5 Tips for Becoming a Change Agent
Without alienating the people you are trying to influence
If you are Unique and living your Unique, you have probably found yourself in numerous situations where you were in the minority of opinion, perspective, or thought.
You probably have heard these phrases a lot:
"I don't see that."
"I can't understand where you are going with that."
"That is impossible."
"No one has ever done that before."
"I don't think any one will like that."
"Uhm, well, that's different."
"Where did you get that?"
This is the power of seeing things using Your Unique.
For years, I assumed that I was wrong and they were right. I would either drop the issue only later to discover that I was right all along or I would overwhelm everyone with my passionate pleas for understanding. My intuition told me something that others could not see but I could not convincingly explain it.
Learning how to leverage the power of your Unique insights correctly is NOT easy. And being confident in your Unique perspectives and opinions without coming across as arrogant is an art form.
I have not perfected that art form, but I have definitely learned a few lessons along the way.
Check out these strategies for being a change agent without alienating the people that you are trying to influence. Afterwards, I will explain how you can leverage these same strategies in your personal relationships:
Use facts and data rather than your opinion. Someone once said "Opinions are like butt holes. Everyone has one." So using your opinion to try to convince someone of what seems obvious to you is the most ineffective way to initiate a change in viewpoints. Instead, find other sources of facts, figures, and data that help explain your point.
Seek out others who have established influence. You may be right. But then again, you may be wrong. Look at your topic or issue and find the thought leaders and experts who know about it already. See where your thoughts and ideologies match up with theirs and make a case based upon their careful thought and research. In short, borrow someone else's influence if you have little to none in your situation.
Sharpen your communication skills. Don't let others out-dazzle you with their smooth talk. Develop your own Unique brand of smooth talking skills that will help you explain and inform people of your position. Tailor your communication to the audience you are trying to convince. Remember, initiating change is not about how passionate you are. It is about the passion you can make your audience feel.
Spend a day (or longer) in their world. Too often we try to influence change without fully understanding the system we are trying to change. Getting in the system and understanding how it works is the best way to develop your strategy and communication around change. On a personal level, this may mean connecting directly with the people who are opposing you. It is an uncomfortable place to be. But making this connection will give you the insights you need to refine your communication strategy.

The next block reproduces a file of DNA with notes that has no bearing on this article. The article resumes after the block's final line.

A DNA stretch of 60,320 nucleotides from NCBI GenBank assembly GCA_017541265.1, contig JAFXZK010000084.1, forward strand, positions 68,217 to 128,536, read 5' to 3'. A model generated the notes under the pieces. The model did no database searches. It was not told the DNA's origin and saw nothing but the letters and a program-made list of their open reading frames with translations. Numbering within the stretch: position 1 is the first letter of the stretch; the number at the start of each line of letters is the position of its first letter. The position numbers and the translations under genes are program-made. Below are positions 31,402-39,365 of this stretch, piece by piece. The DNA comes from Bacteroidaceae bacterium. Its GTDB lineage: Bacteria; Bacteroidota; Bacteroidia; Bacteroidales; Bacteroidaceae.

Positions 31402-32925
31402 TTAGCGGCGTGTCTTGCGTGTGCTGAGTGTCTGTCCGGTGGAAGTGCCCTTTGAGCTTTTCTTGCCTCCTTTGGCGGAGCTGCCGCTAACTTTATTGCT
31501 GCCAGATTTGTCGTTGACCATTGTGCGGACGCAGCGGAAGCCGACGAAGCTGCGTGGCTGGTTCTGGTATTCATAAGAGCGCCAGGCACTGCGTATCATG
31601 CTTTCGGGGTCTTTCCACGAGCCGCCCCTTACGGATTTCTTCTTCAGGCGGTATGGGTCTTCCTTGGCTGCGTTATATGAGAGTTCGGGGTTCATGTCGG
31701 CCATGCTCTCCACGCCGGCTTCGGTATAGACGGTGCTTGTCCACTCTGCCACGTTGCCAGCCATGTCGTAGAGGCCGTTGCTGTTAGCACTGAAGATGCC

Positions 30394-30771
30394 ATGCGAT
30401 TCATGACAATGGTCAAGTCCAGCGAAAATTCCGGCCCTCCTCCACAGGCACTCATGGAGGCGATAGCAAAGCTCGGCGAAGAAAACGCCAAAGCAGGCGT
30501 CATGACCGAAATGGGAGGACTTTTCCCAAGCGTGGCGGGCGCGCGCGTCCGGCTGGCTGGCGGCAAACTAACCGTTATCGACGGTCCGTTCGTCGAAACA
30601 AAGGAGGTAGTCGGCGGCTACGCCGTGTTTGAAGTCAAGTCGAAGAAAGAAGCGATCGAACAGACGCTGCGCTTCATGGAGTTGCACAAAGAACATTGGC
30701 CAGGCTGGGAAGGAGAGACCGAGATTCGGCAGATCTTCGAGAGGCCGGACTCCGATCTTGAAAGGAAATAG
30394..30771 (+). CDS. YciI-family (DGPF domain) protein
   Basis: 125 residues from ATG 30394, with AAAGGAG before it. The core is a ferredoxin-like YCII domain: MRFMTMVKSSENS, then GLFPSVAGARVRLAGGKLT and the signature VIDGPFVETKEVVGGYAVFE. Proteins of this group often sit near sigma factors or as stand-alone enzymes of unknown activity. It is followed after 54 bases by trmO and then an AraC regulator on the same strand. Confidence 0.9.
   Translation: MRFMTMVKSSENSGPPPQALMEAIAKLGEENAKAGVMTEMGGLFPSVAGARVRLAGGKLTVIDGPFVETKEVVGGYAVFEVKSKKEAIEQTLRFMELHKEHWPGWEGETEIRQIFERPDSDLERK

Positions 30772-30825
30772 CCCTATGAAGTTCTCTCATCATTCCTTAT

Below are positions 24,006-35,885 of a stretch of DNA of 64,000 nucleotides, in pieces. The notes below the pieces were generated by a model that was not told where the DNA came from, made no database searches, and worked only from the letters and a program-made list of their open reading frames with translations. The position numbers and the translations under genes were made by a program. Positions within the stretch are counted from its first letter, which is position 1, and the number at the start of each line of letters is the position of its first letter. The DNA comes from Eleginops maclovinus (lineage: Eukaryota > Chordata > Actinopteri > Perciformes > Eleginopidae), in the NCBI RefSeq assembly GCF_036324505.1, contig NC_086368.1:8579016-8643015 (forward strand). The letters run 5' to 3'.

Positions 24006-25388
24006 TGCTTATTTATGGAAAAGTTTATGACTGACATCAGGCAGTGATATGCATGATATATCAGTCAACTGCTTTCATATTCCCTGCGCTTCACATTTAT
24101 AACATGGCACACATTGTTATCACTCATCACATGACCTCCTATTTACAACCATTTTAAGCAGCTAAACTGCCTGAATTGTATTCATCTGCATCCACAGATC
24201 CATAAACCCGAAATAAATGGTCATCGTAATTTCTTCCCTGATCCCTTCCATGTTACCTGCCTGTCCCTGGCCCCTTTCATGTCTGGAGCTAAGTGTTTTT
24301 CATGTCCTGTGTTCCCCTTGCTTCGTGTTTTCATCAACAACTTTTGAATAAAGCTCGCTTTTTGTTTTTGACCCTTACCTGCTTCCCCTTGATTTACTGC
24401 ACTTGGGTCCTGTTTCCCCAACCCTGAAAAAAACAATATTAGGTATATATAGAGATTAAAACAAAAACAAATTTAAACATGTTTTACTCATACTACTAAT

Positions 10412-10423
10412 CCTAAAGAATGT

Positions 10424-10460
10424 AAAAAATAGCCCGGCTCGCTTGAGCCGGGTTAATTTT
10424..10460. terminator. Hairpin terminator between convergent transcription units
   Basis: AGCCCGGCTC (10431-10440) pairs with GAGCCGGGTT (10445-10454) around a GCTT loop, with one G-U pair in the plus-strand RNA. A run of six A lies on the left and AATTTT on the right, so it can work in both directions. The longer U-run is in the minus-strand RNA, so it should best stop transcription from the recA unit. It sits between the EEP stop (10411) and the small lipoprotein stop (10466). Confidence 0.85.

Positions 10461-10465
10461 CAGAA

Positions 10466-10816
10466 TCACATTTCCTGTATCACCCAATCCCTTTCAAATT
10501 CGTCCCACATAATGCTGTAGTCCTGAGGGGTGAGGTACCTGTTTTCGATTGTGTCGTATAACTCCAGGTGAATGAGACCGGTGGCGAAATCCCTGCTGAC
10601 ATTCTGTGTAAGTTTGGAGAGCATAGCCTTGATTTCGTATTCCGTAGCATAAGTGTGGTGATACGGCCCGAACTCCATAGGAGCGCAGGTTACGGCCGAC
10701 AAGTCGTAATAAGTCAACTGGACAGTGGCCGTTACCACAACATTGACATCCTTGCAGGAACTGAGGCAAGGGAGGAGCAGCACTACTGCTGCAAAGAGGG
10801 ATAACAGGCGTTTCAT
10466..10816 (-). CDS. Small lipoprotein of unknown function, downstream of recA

Ask questions instead of telling (or preaching). If you are passionate about what you believe, it is easy to drown others out with your emotion. The heart is easily influenced but the head, where decisions are made, takes a little more convincing. If you want people to really believe in the change, you have to sell them from the heart and from the head. This may require you to pull some emotion out of it. When people are overwhelmed with emotion, it can have the opposite effect of engagement. They may shut down and withdraw. Balance your passion with reason to get the highest level of engagement.
In your personal relationships, you can use these same strategies in a different way.
Be rational and reasonable.
Check your facts before trying to change someone else's mind.
Personalize your communication style to the person you are dealing with.
Spend some time in their world before trying to change anything.
Ask open-ended questions instead of preaching or telling.
Pull some of the emotion out of your communication style.
It is the same process with a different focus.
You do NOT have to declare war on the people involved in change. Instead, adopt a smart approach to influencing them. And you may find yourself making change without making waves.
I am cheering for you!